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What parts of "Sonny's Blues" correspond to the plot stages of a traditionally told story?

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edi79 | Student, College Freshman | eNotes Newbie

Posted August 26, 2009 at 10:29 AM via web

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What parts of "Sonny's Blues" correspond to the plot stages of a traditionally told story?

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Karen P.L. Hardison | College Teacher | eNotes Employee

Posted February 20, 2010 at 10:45 AM (Answer #1)

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In "Sonny's Blues," the a-chronological frame of the story surrounds the flashback, which occurs in correct chronology. Therefore, the flashback represents, first, the exposition of the plot with the typical Sunday evening, which introduces the situation and perhaps also the inciting element, which might be the times the brothers hid from their suffering in movies. The flashback section also represents the rising action, which may include the memory of the narrator's conversation with the brothers' mother and Sonny's choice of jazz music over classical. The rising action builds to the climax,.

The chronology would continue with the incident that opens the story, Sonny's brother reading about Sonny's arrest, which would be a complication preceding the climax. The chronological order is then maintained in the rest of the opening frame that continues until the flashback is introduced, which, of course, interrupts the chronology. The climax occurs after the flashback. A climax in literature is the point at which the resolution is set in motion. It may also be the most emotional or emotion producing section, but emotion is not a requisite element of a climax.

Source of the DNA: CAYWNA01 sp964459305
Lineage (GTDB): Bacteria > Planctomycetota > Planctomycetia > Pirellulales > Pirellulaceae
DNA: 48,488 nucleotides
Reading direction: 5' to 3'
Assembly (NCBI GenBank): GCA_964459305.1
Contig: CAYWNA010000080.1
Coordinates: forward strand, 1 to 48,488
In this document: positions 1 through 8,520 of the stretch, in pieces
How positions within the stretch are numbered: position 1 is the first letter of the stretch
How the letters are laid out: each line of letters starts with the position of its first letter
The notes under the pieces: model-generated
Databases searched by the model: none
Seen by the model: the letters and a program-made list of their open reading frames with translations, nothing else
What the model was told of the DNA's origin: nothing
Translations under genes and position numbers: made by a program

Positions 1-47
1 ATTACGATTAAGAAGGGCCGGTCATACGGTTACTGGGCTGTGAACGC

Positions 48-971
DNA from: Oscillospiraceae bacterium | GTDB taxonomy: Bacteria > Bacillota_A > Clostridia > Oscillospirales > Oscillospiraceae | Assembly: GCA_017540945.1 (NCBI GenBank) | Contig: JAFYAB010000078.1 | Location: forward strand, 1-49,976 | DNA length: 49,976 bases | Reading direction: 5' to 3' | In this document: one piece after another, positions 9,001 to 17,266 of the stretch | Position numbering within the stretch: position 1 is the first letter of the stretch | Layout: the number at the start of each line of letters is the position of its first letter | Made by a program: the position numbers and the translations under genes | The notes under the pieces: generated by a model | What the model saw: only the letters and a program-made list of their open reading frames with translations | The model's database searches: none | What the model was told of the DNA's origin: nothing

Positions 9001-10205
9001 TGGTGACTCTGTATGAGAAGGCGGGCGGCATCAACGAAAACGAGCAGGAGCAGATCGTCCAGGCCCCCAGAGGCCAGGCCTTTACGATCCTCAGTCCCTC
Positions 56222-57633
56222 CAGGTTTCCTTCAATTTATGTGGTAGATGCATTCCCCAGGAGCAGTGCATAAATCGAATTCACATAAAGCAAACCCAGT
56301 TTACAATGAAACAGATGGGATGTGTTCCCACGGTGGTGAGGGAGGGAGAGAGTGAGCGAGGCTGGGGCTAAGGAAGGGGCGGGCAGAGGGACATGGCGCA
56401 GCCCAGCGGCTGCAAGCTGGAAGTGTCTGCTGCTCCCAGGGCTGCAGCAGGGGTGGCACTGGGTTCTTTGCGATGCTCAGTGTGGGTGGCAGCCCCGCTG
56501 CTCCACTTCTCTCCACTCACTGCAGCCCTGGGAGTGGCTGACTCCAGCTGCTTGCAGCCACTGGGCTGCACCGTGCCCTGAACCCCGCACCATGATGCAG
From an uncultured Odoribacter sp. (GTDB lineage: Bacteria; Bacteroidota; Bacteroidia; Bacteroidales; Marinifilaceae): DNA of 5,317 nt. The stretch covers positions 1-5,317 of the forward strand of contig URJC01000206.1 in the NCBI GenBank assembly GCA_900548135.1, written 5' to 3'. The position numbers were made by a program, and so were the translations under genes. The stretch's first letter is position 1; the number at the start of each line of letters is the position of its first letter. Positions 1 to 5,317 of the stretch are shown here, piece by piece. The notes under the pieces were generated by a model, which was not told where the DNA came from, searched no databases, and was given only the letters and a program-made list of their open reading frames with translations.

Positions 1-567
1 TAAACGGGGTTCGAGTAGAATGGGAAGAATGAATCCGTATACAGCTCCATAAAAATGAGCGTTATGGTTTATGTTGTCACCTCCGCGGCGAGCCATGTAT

In "Sonny's Blues" the climax comes when both brothers independently witness the revival and each has an epiphany, a moment of enlightenment and/or clarity, that predicts and sets up the resolution. Immediately following the revival (metaphorically and symbolically appropriate), Sonny's brother listens to Sonny's point of view for the first time and the brothers talk genuinely and sincerely about suffering and the aids to stepping out of suffering's pain. Their conversation is part of the falling action, or denouement, which leads to the resolution.

The resolution comes at the jazz club when three things occur almost simultaneously. These are that Sonny plays "Am I Blue," his brother realizes the blues have given Sonny some degree of freedom (no matter how shallow and inadequate, which is evident because he is a heroin addict and just got out of prison), and the reader witnesses the brothers both start on the path of inner freedom from suffering, although great questions still remain about Sonny's future safety and happiness.

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